Over time, people turned out in droves to catch a glimpse of Jenkins's special brand of awful. Whenever the laughter got too loud or mean, she would dismiss it as spite from those less talented. In Jenkins's mind, she was a wonderful singer.
The highlight of her career was her first and only performance at Carnegie Hall in 1944. The show sold out and, in fact, 2,000 people were turned away and scalpers sold tickets for outrageous sums. Shitty music, sold out venues and scalpers charging exorbitant prices? Sounds like an Eagles concert! But we digress. Jenkins died a month after her Carnegie performance. Not a bad finale.

Oh, and in case you didn't already feel inadequate, her recordings are still available for purchase, she's had three plays written about her, and she even has a MySpace. Fine, maybe that last one isn't all that impressive, but still, not bad for a girl who once remarked to a friend, "Some may say that I couldn't sing, but no one can say that I didn't sing."

#1. Ed Wood

If anyone else on this list runs into filmmaker Ed Wood in the afterlife, they will immediately bow to him as their king.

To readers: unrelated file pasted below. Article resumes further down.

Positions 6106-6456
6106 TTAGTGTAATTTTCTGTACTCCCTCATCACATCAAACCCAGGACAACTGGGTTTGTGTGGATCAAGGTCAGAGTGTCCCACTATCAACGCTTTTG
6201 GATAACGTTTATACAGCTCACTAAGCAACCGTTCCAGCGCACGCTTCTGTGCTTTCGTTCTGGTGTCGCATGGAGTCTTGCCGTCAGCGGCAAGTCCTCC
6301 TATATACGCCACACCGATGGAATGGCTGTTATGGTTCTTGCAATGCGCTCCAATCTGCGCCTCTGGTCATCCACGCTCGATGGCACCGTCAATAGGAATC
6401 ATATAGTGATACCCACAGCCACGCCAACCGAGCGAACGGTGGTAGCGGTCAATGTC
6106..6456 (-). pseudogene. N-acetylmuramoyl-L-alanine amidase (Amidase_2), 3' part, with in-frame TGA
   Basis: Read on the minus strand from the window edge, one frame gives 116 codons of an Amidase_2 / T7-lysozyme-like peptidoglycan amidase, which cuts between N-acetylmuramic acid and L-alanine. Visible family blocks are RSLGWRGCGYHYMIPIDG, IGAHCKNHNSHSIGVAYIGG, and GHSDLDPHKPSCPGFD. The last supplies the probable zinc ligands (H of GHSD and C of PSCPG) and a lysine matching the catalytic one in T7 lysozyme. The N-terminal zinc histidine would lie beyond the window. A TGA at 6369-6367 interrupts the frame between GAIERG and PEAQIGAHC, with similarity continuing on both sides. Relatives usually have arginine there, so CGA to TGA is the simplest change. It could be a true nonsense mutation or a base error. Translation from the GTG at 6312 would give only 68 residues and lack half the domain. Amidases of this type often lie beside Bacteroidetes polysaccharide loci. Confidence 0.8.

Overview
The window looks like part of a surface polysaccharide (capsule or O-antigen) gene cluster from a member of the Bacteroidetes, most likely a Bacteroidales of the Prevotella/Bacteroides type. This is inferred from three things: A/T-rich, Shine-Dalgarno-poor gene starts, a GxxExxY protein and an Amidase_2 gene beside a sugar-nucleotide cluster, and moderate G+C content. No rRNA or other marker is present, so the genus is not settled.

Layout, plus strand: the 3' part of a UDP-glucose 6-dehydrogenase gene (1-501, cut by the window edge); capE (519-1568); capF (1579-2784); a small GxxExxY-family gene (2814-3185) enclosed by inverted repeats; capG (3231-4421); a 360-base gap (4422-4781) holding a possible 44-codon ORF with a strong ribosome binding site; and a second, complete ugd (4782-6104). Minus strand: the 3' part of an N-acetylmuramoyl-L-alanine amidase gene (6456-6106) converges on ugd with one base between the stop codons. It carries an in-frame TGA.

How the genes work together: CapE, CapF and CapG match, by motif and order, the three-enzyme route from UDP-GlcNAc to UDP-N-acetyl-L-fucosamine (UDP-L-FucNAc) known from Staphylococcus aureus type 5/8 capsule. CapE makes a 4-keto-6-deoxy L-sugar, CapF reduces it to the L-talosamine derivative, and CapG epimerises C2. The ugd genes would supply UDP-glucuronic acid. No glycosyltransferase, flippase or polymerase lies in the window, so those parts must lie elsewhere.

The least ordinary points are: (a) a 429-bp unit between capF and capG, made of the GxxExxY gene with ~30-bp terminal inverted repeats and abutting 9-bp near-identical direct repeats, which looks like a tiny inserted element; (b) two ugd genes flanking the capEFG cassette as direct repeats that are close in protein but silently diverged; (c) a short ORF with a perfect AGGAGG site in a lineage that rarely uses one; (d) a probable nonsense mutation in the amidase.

How Bad Was He?

Bad... Real bad. We're guessing you've already heard countless people refer to Plan 9 From Outer Space as the worst movie ever made. But if you haven't actually seen it, and instead have only seen clips of the film or just the Tim Burton movie about Wood, you really should take time to watch the whole thing.
It will make you want to go out and create something. It's impossible to know how many aspiring filmmakers or novelists or artists buckled down to finish a project purely on the basis of, "I know I can do better than that."

Sometimes referred to as "The Michael Bay Effect."
Really, everything you need to know about how bad Ed Wood movies were can be summed up in this quote from the man himself. "Plan 9 is my pride and joy. We used Cadillac hubcaps for flying saucers in that."

Imagine the possibilities of spinners.
Though we should throw in the fact that the star (Bela Legosi) died after shooting just a couple of scenes, and they just had another dude stand in (strategically covering his face the while time).

People Actually Paid For This Crap?